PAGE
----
facebookIntegrated Shield Plan Riders Co-Payment Change: Is This Good for Consumers?


020421 Integrated Shield Plan Riders

Integrated Shield Plan Riders Co-Payment Change: Is This Good for Consumers?

profileJoel Koh

No this is not an April Fool’s joke.

As of yesterday (1 April 2021), all Integrated Shield Plans (IPs) with full riders that cover your whole hospital bill will be phased out.

This means that from here on out, all IP riders will become co-payment riders that require policyholders to pay at least five per cent of the hospital bill.

Also, this will affect policyholders who renew their existing IPs with full-riders from 1 April 2021 onwards.

But, the good news is that most insurers have capped the co-payment amount to $3,000 a year (subject to conditions and approval) even though this was not required from the Ministry of Health (MOH).

Hopefully, this will keep things affordable.

Not to mention MOH has stated that ‘Policyholders can also continue to tap on MediSave to pay the co-payment amount under their riders, subject to the MediSave withdrawal limits.’

Source: NowThis | Giphy

But you might be wondering, is this new policy move good or bad for consumers like us?

Here’s what you need to know!

TL;DR: Integrated Shield Plan Riders Now Require Co-Payment of at Least 5%: Is This a Good Move for Consumers?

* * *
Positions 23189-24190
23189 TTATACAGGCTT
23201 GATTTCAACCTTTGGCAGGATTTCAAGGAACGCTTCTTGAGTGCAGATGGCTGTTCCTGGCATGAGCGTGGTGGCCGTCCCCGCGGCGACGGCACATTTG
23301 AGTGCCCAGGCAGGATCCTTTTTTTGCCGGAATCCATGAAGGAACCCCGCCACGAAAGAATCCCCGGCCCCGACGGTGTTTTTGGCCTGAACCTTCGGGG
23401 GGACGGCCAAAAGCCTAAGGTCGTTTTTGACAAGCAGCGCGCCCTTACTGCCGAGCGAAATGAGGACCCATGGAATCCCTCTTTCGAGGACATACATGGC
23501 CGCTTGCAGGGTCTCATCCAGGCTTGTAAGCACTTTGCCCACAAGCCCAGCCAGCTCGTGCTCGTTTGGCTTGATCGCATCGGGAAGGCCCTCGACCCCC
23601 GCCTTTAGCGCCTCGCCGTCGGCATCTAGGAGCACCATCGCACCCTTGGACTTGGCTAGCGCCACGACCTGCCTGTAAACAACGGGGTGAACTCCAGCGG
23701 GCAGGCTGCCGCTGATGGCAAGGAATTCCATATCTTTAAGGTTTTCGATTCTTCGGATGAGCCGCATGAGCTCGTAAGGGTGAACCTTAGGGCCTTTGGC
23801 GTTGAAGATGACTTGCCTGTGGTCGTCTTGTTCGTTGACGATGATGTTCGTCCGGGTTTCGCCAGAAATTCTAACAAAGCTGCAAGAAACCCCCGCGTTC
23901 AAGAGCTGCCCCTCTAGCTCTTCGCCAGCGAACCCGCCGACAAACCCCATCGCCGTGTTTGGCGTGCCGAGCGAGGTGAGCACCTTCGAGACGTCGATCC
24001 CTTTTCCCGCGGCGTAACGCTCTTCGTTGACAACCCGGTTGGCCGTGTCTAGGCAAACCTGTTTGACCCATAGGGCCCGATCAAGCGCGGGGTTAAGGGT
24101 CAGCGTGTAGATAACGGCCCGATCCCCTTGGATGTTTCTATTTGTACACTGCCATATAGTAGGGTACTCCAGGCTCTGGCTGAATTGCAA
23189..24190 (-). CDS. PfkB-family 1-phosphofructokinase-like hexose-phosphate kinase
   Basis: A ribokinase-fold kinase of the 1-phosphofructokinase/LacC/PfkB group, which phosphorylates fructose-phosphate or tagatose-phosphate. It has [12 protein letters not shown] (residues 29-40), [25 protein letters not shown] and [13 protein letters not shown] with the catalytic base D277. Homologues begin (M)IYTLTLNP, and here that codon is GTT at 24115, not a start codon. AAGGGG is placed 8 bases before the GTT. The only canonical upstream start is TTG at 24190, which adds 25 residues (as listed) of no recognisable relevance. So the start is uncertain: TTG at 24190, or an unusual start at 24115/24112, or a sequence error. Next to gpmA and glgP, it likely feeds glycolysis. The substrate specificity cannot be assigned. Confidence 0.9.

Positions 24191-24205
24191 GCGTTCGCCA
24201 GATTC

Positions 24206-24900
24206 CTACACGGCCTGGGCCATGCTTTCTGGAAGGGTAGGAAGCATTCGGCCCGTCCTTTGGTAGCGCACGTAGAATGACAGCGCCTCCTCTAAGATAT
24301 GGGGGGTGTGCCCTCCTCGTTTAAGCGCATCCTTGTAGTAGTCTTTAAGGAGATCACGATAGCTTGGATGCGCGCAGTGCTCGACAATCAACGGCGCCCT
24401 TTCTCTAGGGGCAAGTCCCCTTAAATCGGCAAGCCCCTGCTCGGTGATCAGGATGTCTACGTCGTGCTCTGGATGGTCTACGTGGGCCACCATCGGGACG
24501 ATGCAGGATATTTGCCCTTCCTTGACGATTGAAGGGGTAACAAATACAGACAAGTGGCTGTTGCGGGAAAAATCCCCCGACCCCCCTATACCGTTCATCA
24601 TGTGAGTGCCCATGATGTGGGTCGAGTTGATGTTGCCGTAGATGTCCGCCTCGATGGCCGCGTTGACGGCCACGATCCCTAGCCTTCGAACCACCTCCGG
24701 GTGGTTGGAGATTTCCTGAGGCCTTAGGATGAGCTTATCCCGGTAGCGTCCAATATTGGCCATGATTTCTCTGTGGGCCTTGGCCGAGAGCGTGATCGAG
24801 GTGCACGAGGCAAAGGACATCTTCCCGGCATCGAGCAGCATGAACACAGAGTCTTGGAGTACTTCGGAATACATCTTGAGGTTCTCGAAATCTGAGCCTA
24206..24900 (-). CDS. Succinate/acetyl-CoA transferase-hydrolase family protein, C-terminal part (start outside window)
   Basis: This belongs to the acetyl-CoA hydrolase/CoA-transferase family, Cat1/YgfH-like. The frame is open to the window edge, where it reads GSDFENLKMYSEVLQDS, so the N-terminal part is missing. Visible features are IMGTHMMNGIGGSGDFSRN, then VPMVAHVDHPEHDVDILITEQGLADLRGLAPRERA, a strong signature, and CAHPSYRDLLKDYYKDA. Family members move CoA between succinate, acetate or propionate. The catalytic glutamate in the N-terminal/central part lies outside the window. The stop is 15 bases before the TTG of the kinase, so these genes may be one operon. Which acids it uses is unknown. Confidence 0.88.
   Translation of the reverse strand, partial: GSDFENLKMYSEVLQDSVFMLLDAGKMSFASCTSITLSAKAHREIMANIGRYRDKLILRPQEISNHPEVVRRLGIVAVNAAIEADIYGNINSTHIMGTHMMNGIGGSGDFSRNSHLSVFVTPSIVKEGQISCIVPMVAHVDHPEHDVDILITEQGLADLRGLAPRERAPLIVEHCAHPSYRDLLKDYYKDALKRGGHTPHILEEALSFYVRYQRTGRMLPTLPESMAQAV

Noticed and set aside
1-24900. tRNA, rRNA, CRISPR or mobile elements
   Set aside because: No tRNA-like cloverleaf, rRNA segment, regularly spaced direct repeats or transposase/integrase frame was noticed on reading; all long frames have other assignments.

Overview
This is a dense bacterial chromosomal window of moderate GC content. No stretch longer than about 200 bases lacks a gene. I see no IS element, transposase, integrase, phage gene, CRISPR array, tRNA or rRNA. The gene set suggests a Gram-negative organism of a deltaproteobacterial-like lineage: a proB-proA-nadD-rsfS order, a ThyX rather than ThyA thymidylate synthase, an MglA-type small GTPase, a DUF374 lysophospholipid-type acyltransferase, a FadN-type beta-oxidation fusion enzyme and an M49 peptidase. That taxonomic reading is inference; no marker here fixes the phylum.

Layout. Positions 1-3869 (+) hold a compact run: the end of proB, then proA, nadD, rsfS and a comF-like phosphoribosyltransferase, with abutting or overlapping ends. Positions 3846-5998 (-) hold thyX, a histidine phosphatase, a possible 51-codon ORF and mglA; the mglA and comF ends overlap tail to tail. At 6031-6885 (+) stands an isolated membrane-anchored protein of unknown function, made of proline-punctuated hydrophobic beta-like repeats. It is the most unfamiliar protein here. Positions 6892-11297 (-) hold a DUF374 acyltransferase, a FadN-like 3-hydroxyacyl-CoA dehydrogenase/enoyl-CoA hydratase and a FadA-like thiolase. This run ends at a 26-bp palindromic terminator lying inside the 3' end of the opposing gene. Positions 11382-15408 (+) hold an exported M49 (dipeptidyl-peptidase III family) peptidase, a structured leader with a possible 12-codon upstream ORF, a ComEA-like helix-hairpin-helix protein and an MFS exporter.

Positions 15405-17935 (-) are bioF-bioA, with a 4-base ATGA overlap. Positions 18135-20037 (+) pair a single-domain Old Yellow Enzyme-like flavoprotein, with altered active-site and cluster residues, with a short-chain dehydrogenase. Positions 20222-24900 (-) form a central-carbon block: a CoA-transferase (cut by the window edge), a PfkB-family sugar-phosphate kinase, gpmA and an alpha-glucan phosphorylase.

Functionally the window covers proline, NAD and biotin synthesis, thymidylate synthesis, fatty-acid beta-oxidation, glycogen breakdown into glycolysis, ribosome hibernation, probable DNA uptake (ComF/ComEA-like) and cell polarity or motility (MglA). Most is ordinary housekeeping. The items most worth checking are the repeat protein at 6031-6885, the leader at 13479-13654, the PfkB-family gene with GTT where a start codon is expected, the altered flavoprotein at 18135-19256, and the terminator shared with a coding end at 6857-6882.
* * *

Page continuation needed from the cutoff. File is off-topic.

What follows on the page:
The Bad

  • Policyholders Will Have to Pay Part of Their Medical Bills
    • Integrated Shield Plan Non-Panel Doctor Exclusion

The Good 

  • Medical Costs Might Be Kept Down
  • Lower Premiums

What Are Integrated Shield Plans?

Now before we begin, let me give you a quick refresher on IPs as covered under our beginner’s guide to health insurance.

An Integrated Shield Plan is an ‘upgrade‘ of your MediShield Life, where they are offered by private insurers and provides additional medical coverage.

Source: Ministry of Health

Depending on the type of Integrated Shield Plan that is chosen, the protection can be enhanced to provide coverage for areas such as hospitalisation benefits, claim limits and coverage for private hospitals and public hospitals (A or B1 wards).

With the increase in coverage, one can expect the premiums for Integrated Shield Plan to be much higher as compared to MediShield Life.

 What Am I Covered Under an Integrated Shield Plan?

Here’s a quick overview of the differences between MediShield Life and an Integrated Shield Plan:

 MediShield LifeIntegrated Shield Plan
Coverage For Public hospital (B2 or C wards)Public hospital (all wards) and private hospital
Policy Annual Claim LimitUp to $150,000Up to $2 million
Amount PayableDeductibles, co-insurance, expenses that exceed the coverage limitDeductibles, co-insurance, expenses that exceed the coverage limit